In 1961, the Presidential address of Dr RN Dhar was on the nitrogen problem and it reflects how the Green Revolution technologies were moving into the country to address issues of agricultural production and productivity. The next session was held in Cuttack and Dr B Mukerji spoke about the 'Impact of life sciences on Man', but started by offering his tribute to Emperor Ashoka and the living tradition of Atharva Veda in Kalinga. A few years later, Professor Kothari spoke on 'Science and the Universities' and cautioned against the 'arrogance of knowledge' and suggested that a little humility and uncertainty would help science and scientists.
The next seminal address was given by then Education Minister, Hamayun Kabir, who did not have a degree in science but was a member of the committee which drafted the Preamble to the Constitution. He is also known to have steered the UDHR in 1948. In his address, 'Science and the State in India', he made two crucial points. The first was that the universities and research institutions did not speak to each other and the best of our scientists were migrating to the US and Europe, where the ecosystem was perhaps better. This calls for serious reflection, even in these days!
In the Diamond Jubilee year of the Association in 1973, the presidential address was on 'Sixty years of Science and Technology' and Dr Bhagvantam drew attention to work done by the various surveys – the Botanical Survey, the Zoological Survey, the Geological Survey, the Anthropological Survey. These were the first 'knowledge organisations' of India and collected all the data and base materials on which the universities could then build on. He also cautioned against following the US or the USSR model blindly. He asserted that "Our resources and traditions are different. Perhaps we can afford to be a little more Indian in identifying the solutions to our problems using the resources we have at hand."
Eleven years later, Dr Bambah's speech was on 'Quality Science in India'. By then, we had many universities and departments of science, besides of course IITs but somewhere along the line, the question remained, "Why are we not producing quality science and scientists?" The concern was that mediocrity was getting entrenched on account of the examination system. Fortunately, most institutors have moved on to a semester system and with online learning and project-based assessment, things are better.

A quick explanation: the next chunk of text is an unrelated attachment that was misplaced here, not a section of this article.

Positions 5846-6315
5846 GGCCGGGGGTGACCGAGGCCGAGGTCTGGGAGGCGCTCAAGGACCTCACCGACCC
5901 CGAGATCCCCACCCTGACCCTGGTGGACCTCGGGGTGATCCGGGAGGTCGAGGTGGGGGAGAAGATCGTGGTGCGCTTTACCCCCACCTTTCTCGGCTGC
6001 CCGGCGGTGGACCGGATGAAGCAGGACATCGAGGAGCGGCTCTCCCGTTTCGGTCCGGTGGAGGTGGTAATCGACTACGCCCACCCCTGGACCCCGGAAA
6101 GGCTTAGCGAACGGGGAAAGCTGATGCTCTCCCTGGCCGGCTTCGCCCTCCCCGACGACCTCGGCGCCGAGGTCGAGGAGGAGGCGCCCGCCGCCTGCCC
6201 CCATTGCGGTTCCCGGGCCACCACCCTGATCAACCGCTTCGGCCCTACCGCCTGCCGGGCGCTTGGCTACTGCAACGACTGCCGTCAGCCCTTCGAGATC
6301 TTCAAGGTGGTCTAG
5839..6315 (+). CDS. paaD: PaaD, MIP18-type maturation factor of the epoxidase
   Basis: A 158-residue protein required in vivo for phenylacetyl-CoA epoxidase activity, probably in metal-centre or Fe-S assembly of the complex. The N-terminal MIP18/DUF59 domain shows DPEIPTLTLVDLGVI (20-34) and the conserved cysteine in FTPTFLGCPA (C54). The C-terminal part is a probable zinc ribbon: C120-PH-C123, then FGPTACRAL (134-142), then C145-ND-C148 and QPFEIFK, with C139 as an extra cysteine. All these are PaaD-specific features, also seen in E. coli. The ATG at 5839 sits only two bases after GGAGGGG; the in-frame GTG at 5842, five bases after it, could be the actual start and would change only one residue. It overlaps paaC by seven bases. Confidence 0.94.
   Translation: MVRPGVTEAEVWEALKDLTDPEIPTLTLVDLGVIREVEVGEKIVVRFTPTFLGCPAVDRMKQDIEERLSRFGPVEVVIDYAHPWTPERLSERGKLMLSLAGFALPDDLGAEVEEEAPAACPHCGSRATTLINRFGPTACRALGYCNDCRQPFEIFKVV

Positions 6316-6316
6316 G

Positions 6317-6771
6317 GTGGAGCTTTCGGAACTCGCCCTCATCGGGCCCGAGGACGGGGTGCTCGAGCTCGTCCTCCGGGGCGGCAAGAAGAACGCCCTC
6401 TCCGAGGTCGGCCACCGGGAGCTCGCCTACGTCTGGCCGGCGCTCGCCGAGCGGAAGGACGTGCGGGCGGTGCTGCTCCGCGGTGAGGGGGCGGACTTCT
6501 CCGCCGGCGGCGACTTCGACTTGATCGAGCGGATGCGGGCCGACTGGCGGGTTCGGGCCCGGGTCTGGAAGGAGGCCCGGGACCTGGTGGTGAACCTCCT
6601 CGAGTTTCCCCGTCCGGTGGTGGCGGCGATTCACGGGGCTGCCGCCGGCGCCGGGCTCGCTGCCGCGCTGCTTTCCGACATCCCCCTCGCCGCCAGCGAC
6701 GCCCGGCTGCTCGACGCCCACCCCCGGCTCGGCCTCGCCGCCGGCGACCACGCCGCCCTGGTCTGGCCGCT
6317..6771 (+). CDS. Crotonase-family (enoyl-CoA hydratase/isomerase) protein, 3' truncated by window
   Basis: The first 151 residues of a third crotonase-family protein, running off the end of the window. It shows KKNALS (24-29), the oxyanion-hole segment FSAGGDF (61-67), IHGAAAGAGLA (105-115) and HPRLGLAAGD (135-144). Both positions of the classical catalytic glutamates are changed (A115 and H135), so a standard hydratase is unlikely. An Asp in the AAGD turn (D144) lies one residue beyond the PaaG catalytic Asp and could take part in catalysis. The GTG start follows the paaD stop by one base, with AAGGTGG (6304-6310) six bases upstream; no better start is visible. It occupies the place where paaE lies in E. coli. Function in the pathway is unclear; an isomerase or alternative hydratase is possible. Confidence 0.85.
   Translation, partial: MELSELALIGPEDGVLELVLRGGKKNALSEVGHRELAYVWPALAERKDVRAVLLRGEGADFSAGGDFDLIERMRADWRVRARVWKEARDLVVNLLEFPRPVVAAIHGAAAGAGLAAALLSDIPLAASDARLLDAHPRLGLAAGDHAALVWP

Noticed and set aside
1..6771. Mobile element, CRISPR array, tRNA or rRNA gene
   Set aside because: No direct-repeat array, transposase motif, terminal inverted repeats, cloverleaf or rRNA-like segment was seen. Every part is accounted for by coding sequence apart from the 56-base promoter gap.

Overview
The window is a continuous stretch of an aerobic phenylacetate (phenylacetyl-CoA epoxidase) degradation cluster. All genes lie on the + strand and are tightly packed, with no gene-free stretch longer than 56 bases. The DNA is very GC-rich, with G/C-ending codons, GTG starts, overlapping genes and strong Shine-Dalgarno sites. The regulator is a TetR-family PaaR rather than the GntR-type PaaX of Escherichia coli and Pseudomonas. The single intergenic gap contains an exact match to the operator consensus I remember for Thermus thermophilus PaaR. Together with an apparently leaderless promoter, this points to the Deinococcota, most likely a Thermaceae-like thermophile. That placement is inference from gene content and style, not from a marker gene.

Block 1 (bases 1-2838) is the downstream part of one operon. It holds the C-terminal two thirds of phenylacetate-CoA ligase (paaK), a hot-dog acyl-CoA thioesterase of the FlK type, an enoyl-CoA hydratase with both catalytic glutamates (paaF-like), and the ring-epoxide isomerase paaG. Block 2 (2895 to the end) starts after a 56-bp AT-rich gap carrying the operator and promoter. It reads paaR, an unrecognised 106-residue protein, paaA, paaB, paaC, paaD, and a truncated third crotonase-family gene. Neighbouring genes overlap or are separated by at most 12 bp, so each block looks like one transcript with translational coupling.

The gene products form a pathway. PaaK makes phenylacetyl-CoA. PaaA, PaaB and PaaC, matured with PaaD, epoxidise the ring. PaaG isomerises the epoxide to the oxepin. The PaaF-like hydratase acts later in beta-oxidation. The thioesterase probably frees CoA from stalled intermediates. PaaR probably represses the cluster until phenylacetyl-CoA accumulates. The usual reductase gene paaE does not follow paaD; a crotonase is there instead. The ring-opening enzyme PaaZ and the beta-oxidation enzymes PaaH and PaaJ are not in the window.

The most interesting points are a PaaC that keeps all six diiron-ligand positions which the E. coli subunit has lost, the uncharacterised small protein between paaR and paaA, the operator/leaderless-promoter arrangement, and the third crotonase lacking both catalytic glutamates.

At the turn of the century, Dr Manju Sharma, who later became the Secretary to the Government of India, addressed the Chennai edition of the Science Congress and invoked Sir CV Raman and quoted from his inaugural address at the Presidency College Madras in 1941, "History of science has shown that real, fundamental progress is always due to those who ignore the boundaries of science and had treated science as a whole". She spoke on the new Biosciences and the opportunities they afforded for the next century. In fact, she pioneered the positive partnerships between industry, research institutions and government.
She ended her address with two quotes from the Rig Veda:
….Suvigyanam chikiteshu janaya(the science of the highest quality is done by the learned and knowledgeable) and Vigyan va dhyanaad bhuyo (the work of science is more sacred than mediation).
The writer is the Director of LBSNAA and Honorary Curator, Valley of Words: Literature and Arts Festival, Dehradun. Views expressed are strictly personal